WASHINGTON (CNS) -- The youth vote -- which was big in 2008 when more than 22 million young adults in the U.S. under the age of 30 went to the polls -- looks elusive this year. New surveys, including one from the Pew Research Center, show that young voters are more disengaged this election year. Forty-eight percent of this group is giving the election "a lot of thought" this year compared to 65 percent in 2008. Similarly, only 63 percent definitely plan on voting, compared to 72 percent four years ago. Another study, conducted by the Public Religion Research Institute and Georgetown University's Berkley Center for Religion, Peace & World Affairs, finds that nearly two-thirds or 66 percent of younger millennials (age 18-25) are currently registered to vote and 50 percent said they are certain to vote in the November election. The study: "Diverse, Disillusioned and Divided: Millennial Values and Voter Engagement in the 2012 Election" was released Oct. 4. Daniel Cox, director of research and co-founder of Public Religion Research Institute, who presented the survey results at Georgetown University, said the reasons given in the survey for voter apathy included: disinterest, bored by politics, too busy to vote, not convinced votes count and not liking the election choices. More white younger millennials (71 percent) reported being registered to vote than blacks (60 percent) or Hispanics (53 percent) in their age group. Overall, the respondents gave Democratic President Barack Obama a 16-point advantage. When the group was broken down into various faith practices, 55 percent of Catholic younger millennials favored Obama while 38 percent favored Mitt Romney, his Republican opponent. Eighty percent of white evangelical Protestants in the survey group support Romney, while 15 percent support Obama. A slim majority (51 percent) of white mainline Protestants younger millennial voters also prefer Romney. The young voters also have very diverse opinions about religion and politics. Nearly half (49 percent) of younger millennials said it is somewhat or very important for a candidate to have strong religious beliefs, while 48 percent said it is not too important or not at all important.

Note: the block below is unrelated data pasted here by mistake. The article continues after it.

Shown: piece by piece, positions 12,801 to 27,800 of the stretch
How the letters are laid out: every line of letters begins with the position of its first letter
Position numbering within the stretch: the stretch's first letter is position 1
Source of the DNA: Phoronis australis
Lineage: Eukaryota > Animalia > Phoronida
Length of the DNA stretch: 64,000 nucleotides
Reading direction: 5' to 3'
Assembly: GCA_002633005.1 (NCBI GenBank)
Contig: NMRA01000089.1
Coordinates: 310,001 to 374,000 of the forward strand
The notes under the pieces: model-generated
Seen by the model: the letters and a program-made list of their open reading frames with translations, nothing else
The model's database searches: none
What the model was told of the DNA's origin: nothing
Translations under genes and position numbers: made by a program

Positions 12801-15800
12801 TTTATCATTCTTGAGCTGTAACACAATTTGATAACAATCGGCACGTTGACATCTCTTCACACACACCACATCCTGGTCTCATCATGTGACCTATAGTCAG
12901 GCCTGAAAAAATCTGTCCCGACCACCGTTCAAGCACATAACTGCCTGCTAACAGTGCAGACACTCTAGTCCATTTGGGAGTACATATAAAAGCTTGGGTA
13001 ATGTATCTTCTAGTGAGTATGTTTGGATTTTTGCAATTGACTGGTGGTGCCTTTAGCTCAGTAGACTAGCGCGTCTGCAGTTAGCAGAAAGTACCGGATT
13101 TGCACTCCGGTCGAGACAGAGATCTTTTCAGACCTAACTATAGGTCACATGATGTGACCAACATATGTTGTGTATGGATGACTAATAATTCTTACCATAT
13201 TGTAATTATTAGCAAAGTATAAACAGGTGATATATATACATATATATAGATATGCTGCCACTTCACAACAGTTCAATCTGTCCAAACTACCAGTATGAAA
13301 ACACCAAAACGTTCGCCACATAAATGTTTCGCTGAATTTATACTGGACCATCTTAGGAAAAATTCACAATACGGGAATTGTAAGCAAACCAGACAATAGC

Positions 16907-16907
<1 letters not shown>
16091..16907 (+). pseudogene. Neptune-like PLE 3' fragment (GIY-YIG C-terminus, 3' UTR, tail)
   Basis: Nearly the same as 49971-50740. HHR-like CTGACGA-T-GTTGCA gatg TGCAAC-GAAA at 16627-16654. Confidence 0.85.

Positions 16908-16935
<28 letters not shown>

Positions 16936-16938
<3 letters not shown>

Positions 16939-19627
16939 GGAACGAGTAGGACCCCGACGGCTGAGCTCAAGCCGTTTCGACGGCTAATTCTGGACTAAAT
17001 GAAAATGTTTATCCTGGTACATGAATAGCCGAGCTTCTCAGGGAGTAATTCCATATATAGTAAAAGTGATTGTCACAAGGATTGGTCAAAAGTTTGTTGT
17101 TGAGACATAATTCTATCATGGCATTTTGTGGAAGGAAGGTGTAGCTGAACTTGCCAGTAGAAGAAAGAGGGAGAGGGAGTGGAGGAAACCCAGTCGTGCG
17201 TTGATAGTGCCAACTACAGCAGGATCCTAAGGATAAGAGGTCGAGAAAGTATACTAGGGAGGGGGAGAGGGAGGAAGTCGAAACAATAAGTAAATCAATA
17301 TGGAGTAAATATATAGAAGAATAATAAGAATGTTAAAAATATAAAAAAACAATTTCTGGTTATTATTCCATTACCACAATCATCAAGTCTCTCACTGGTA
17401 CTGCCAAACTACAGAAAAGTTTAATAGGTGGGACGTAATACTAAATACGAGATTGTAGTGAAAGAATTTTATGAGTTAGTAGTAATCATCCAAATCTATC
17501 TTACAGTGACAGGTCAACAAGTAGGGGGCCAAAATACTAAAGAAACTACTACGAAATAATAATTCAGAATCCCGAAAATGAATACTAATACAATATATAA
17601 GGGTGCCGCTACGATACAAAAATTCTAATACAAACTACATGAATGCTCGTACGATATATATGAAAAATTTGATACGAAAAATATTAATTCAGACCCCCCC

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Pope, opening synod, says Christ is the answer to humanity's questions

VATICAN CITY (CNS) -- To evangelize means to help people understand that God himself has responded to their questions, and that his response -- the gift of salvation in Jesus Christ -- is available to them as well, Pope Benedict XVI said. "Our role in the new evangelization is to cooperate with God," the pope told the more than 260 cardinals, bishops and priests who are members of the world Synod of Bishops on the new evangelization. "We can only let people know what God has done." In a 21-minute, off-the-cuff reflection during morning prayer at the synod's opening session Oct. 8, Pope Benedict spoke of the importance of prayer in the church's push for a new evangelization, the meaning of evangelization, and sharing the Gospel through both proclamation and charity. The pope examined the use of the word "evangelion," the Greek term that is the root of the English word "evangelization," and which is itself translated as "Gospel." In the Book of Isaiah, he noted, the Hebrew equivalent of the word describes "the voice that announces a victory, that announces goodness, joy and happiness," transmitting the message that "God has not forgotten his people," and that he intervenes with power in history to save them. In the New Testament, the pope said, "evangelion" is the good news of the incarnation of Christ, the coming of God's son into the world to save humanity.

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Cardinal Wuerl: Evangelization should be relevant, rooted in tradition